Department of Psychology
|CV (year 2011)|
Highlight: Our recent article in Journal of Cognitive Neuroscience shows that students are fooled by neuro-gibberish.See a nice summary in the British Psychological Society blog. Fernandez-Duque, D., Evans, J., Christian, C., & Hodges, S. (2015). Superfluous Neuroscience Information Makes Explanations of Psychological Phenomena More Appealing. Journal of Cognitive Neuroscience, 27 (5), 926-944.
I grew up in Buenos Aires, Argentina. In 1993, after getting my medical degree, I moved to University of Oregon in Eugene, where I had the good fortune of working with Mike Posner on issues of attention and executive function. I also did research on change blindness with Ian Thornton --a buddy from graduate school--, and on metaphors of attention with the philosopher Mark L. Johnson. My wonderful wife, Jodie Baird taught me about theory of mind and metacognition.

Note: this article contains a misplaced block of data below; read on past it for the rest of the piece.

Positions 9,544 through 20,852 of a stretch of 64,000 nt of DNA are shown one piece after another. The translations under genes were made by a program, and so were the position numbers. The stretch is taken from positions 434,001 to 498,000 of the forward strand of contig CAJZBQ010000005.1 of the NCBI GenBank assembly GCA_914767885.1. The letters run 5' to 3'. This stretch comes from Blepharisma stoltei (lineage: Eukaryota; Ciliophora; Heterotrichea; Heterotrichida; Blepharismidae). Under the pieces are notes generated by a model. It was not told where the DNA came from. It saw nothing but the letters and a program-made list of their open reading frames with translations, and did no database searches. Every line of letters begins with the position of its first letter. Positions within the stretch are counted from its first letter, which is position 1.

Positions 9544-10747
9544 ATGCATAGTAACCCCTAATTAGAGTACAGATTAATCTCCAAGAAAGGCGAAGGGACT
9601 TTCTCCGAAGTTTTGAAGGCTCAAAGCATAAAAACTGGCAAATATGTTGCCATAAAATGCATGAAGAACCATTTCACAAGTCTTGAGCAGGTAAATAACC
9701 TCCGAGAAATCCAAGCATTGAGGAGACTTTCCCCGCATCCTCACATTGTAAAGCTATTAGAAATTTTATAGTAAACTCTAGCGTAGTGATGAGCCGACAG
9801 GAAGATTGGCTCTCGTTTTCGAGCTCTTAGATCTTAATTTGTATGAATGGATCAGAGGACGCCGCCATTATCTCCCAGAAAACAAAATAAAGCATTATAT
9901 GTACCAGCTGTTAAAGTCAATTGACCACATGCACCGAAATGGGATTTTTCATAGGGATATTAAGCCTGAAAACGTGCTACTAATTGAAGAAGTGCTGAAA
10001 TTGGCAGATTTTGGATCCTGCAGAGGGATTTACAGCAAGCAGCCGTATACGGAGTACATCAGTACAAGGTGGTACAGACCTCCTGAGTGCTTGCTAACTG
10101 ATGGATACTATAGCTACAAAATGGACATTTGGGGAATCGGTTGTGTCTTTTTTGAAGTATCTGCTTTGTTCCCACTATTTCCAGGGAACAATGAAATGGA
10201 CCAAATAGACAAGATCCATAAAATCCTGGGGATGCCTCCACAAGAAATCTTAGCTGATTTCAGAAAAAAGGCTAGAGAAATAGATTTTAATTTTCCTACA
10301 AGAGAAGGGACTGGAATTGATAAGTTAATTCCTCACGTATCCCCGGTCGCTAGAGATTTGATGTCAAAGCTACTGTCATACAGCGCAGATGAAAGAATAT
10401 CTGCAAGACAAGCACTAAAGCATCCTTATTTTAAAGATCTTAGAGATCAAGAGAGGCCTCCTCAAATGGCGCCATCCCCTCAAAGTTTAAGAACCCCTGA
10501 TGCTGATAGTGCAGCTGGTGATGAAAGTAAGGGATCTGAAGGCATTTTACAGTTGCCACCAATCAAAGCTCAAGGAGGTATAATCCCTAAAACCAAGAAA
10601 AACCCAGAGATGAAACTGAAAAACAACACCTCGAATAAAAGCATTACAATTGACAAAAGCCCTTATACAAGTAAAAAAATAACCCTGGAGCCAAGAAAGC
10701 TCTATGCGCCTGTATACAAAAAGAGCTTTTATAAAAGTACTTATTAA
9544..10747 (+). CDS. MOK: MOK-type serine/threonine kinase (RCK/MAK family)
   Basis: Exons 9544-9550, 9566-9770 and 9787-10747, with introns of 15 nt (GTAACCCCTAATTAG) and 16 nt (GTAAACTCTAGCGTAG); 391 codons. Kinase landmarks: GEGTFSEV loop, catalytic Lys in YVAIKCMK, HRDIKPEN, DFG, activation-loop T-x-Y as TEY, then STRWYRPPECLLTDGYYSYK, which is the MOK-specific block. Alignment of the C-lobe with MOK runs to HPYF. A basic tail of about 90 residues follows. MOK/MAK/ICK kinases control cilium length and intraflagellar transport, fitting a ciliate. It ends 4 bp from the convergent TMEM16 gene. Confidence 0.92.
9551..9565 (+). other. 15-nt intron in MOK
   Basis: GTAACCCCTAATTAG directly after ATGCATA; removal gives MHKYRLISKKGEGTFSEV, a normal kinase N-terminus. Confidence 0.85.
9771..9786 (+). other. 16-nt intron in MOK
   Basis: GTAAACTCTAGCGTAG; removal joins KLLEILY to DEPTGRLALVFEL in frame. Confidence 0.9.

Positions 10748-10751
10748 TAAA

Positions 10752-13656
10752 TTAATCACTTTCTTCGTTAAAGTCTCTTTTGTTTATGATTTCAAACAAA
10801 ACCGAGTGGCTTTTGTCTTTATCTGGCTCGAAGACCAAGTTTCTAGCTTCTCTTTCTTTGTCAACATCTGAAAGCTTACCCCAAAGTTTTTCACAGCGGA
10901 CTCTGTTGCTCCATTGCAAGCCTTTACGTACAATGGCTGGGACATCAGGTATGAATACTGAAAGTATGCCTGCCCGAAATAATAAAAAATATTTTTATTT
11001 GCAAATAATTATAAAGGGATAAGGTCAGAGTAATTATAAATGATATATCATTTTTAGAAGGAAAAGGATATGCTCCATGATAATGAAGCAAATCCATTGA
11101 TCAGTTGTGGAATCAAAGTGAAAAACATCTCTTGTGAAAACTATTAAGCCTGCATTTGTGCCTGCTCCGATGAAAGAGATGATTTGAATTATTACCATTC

In 2000, I moved to Toronto to work under the supervision of Sandy Black, a cognitive neurologist at the Rotman Research Institute and Sunnybrook Hospital. I did research on attention and executive function, in Alzheimer's disease. I also studied fronto-temporal dementia (FTD), a disease characterized by impaired social skills and denial of deficit. In 2004, I took a job as assistant professor at Villanova University, a liberal arts college in the suburbs of Philadelphia, where I continued my research on attention and metacognition, and started new research in judgment and decision making.
Jodie and I have two wonderful kids. Santiago was born in Toronto in 2002 and Malena was born in Philadelphia in 2005.
Phone: (610) 519-6207
Office: Tolentine 220
Lab: Tolentine 253
Last updated in June 29, 2012
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